Blech and his son Evan (IMDb)

The trouble started in 1990, when Blech's ambitiousness incited his desire for expansion, while his cautious brother proposed a hiatus. As a result, the conflicting interests caused a rift between the brothers who haven't talked to each other since. That year, Blech established D Bech & Company, a registered broker-dealer involved in underwriting biotechnology stock offerings. When creditors began calling in the loans, Blech, in a move out of desperate motives started engaging in fraudulent trades to make it look like all was well. His entire enterprise collapsed on September 22, 1994, falling deep into debt and in violation of net capital rules and comeback attempts were futile. This day came to be known as 'Blech Thursday' in the biotech industry. 

Things only got worse from then on. His failure had severe emotional repercussions on Blech to the point that he had to check himself into a hospital psychiatric ward. He, later on, said he has bipolar disorder, battling manic depression and gambling addiction for which he has started seeking help. The daily regimen of shrinks and drugs however took a toll on his decision-making. His wife filed for divorce, while the rest of the holdings, including the stake in Alexion, were sold off for about $40 million to pay creditors. Blech eventually came under investigation by the US Securities and Exchange Commission for securities fraud. He pleaded guilty to two counts of criminal fraud and was sentenced to five years of probation because of his bipolar disorder and his cooperation with the government.

By the time he was out of his probation period, his old formula was no longer applicable. The $15 million he had sheltered in trusts for his children were no longer that far. Moreover, start-ups could no longer go public simply because they had 'genetic' in their names, and more importantly, no company wanted a felon as a financer. So Blech found another alternative, turning to hard-pressed penny stock companies and he practically reverted to his past behavior by trading through more than 50 nominee accounts in the name of his new wife and other relatives.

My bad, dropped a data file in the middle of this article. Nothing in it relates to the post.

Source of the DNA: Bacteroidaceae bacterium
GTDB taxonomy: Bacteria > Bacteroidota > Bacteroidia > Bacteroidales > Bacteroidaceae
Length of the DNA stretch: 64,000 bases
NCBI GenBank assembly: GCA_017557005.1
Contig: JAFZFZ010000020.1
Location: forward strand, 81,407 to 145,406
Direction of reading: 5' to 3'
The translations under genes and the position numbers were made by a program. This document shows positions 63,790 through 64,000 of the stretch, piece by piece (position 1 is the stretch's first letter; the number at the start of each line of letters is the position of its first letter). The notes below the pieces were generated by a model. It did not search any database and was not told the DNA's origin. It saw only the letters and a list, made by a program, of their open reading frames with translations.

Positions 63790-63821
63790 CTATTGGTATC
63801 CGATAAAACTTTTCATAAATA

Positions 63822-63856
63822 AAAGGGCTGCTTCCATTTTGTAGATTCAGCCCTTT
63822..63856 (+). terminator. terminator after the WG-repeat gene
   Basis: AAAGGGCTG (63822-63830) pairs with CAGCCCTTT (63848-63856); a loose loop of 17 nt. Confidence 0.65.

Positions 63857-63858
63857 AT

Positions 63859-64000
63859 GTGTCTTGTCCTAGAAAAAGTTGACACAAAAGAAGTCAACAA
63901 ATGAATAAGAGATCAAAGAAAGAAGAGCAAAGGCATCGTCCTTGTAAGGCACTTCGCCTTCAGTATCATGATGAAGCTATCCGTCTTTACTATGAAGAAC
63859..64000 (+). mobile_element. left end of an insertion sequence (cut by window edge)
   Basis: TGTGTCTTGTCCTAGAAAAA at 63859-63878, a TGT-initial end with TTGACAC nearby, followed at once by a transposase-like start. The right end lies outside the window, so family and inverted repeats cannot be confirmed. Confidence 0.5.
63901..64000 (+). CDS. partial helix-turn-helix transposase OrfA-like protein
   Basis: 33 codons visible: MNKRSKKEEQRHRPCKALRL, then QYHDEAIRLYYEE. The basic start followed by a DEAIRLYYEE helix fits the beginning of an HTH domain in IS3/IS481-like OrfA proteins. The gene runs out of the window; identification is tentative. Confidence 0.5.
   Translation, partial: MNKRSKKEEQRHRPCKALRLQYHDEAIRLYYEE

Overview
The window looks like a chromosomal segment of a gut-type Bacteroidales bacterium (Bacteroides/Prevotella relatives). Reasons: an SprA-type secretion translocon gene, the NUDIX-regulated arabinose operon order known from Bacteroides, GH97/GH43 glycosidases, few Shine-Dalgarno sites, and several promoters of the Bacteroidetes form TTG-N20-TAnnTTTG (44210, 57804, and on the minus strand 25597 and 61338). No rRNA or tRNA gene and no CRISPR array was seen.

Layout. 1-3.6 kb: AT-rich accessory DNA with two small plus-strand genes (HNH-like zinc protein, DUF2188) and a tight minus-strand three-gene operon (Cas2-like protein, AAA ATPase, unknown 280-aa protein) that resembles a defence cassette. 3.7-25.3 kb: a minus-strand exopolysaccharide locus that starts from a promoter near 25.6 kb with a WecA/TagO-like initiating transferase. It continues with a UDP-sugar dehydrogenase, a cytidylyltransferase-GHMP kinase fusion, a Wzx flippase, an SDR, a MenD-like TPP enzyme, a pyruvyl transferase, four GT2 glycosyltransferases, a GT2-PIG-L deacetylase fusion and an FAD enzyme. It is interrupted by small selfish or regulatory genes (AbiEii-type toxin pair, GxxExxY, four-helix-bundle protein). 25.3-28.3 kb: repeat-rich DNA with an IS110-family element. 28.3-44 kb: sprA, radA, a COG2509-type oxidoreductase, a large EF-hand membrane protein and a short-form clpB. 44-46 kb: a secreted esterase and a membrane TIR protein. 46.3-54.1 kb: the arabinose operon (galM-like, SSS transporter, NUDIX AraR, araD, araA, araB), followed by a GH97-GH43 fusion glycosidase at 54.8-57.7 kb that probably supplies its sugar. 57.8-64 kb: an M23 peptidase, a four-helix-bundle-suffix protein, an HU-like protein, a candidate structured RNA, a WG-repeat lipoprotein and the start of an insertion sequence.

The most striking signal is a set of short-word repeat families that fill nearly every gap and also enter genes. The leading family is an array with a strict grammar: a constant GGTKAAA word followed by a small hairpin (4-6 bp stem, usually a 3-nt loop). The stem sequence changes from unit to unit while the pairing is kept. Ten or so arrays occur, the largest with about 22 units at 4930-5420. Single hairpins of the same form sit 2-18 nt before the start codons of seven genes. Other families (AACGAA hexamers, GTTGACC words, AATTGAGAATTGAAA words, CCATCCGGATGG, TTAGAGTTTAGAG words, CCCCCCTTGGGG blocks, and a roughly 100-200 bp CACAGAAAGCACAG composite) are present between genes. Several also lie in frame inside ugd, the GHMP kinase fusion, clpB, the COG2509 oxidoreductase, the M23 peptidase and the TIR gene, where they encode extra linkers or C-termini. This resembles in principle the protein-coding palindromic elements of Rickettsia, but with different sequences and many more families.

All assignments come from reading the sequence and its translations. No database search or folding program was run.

Blech with his wife and son (IMDb)

According to prosecutors and a New York Times report, he used some nominee accounts to sell his shares, while using the others to buy shares, eventually reducing his holdings to make it appear like there was an active market for the stock. This scheme allowed him to sell the shares for $1.2 million, when otherwise he may have got have nothing, said, prosecutors. In 2012, Blech pleaded to two counts of securities fraud and again asked for leniency in the penalty, citing his bipolar disorder. medical contributions and the difficulties a prison sentence would impose on his family, especially his autistic son Evan. 

The film shows Blech facing the possibility of imprisonment. His family's last hope is his only remaining asset, a stake in a company developing a drug to treat Alzheimer's disease, called Intellect Neuroscience. 'The Blech Effect' which will be available on VoD on August 25, is a documentary worth watching for the impactful and intimate first-hand account it gives of a man that was once the American biotech industry's driving force. It chronicles the journey of Blech, who in his most vulnerable state and plagued by his mental issues confronts his reality, and strives to fight the hellish situation for the sake of his family.